The Child-Eating Bunyip Haunts Australia’s Wetlands
But its complex Aboriginal Australian origins have today been commodified and suppressed.
Lurking in the winding depths of Australia’s longest river is a creature with a taste for human flesh. For millennia, it has stalked its prey in the remote billabongs and muddy wetlands of the Murray River, which meanders through the country’s southeastern corner. The maneater lives among fruit bats, three-foot-long Murray cod, and swamp wallabies who call the waterway and dusty outback home. Few who have seen the monster have lived to tell of their encounter. More, perhaps, have heard its booming, blood-curdling call before turning in the other direction and sprinting away from the dark water.
Aboriginal people have given the monster many names. The Dharawal people of Australia’s southeastern coast called it gu-ru-ngaty. The nearby Wiradhuri people knew it as mirree-ulla. But most people today know it only as the bunyip. The name comes from yet another word for the creature, banib, from the Wemba-Wemba language spoken by Aboriginal people who live along Dhungala (the Murray River).
Descriptions of the underwater predator vary drastically between different Aboriginal nations (the preferred term for the diverse array of Aboriginal peoples in Australia). Stories conjure up a half-human, half-fish monster with sharp fangs, mystical powers, and a penchant for eating children. Its booming cries are said to cause diseases, such as rheumatism. Sometimes the bunyip has shaggy fur tangled and dripping with swamp weeds; sometimes it has scales or feathers. Sometimes it’s the size of a small dog; sometimes it’s as big as a cow. Sometimes it’s seal-like; other times, it’s emu-like. Aboriginal people living along the Murray river “affirm that its appearance is of frequent occurrence,” but “have some difficulty in describing it. Its most usual form, however, is said to be that of an enormous star-fish,” wrote colonist and explorer George French Angas in 1847.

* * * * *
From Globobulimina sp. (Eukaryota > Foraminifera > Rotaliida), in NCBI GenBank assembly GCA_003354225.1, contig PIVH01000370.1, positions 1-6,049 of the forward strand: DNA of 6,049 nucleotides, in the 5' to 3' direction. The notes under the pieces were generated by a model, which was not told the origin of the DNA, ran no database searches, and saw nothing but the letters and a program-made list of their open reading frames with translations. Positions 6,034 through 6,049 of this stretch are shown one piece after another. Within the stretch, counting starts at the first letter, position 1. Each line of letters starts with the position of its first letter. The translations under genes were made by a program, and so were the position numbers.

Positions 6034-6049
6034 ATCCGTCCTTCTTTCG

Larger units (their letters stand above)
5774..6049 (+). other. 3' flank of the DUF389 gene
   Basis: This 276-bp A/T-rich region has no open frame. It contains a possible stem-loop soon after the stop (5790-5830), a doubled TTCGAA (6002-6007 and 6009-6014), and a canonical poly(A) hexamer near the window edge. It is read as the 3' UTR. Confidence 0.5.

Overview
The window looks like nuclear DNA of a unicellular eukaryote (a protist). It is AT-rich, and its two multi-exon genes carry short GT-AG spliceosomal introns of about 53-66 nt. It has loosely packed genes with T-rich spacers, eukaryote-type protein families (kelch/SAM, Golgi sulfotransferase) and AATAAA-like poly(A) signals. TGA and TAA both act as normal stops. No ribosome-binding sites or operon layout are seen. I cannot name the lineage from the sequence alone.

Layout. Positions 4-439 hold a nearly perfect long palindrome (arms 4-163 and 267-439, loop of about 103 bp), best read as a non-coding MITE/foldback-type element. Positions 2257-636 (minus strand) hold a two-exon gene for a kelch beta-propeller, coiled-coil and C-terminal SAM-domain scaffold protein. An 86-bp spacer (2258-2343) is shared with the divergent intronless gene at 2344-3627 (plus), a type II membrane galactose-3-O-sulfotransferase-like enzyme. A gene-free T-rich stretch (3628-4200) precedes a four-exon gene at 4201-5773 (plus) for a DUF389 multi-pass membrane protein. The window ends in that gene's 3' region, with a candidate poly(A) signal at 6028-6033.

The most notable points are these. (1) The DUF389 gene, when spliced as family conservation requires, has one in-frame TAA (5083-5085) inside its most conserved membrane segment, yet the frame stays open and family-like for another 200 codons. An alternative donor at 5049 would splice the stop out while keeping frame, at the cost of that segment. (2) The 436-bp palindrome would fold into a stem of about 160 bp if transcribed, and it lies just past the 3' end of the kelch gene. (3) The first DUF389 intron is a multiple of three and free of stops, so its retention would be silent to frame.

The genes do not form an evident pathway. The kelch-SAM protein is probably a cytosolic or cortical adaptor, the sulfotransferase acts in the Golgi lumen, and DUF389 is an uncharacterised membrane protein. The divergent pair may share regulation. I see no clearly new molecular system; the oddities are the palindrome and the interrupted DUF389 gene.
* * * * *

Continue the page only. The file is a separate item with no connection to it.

Like its ever-shifting description, the origin of the bunyip is also shrouded in mystery. It’s possible that stories of the creature might have stemmed from ancient Aboriginal people sighting the now-extinct Diprotodon, essentially an SUV-sized wombat, wrote paleontologists Pat Vickers-Rich and geologist Neil Archbold in their book, Vertebrate Palaeontology of Australasia. Early Australians lived alongside megafauna like Diprotodon for some 20,000 years before the animals went extinct.
According to the Ngarrindjeri people of southeastern Australia, greed created the bunyip or mulyawonk, as they refer to the monster. The story goes that when a man caught more fish than he needed, powerful elders turned him into a half-man, half-fish beast for his avarice. Even today, the Ngarrindjeri people warn that overfishing can provoke a bunyip attack, reports ABC Science. Mark Koolmatrie, who’s part of the Ramindjeri and Warki clans within the Ngarrindjeri nation, told ABC, “The mulyawonk story has been told to us forever,” teaching us “to preserve the environment so the mulyawonk stays healthy.”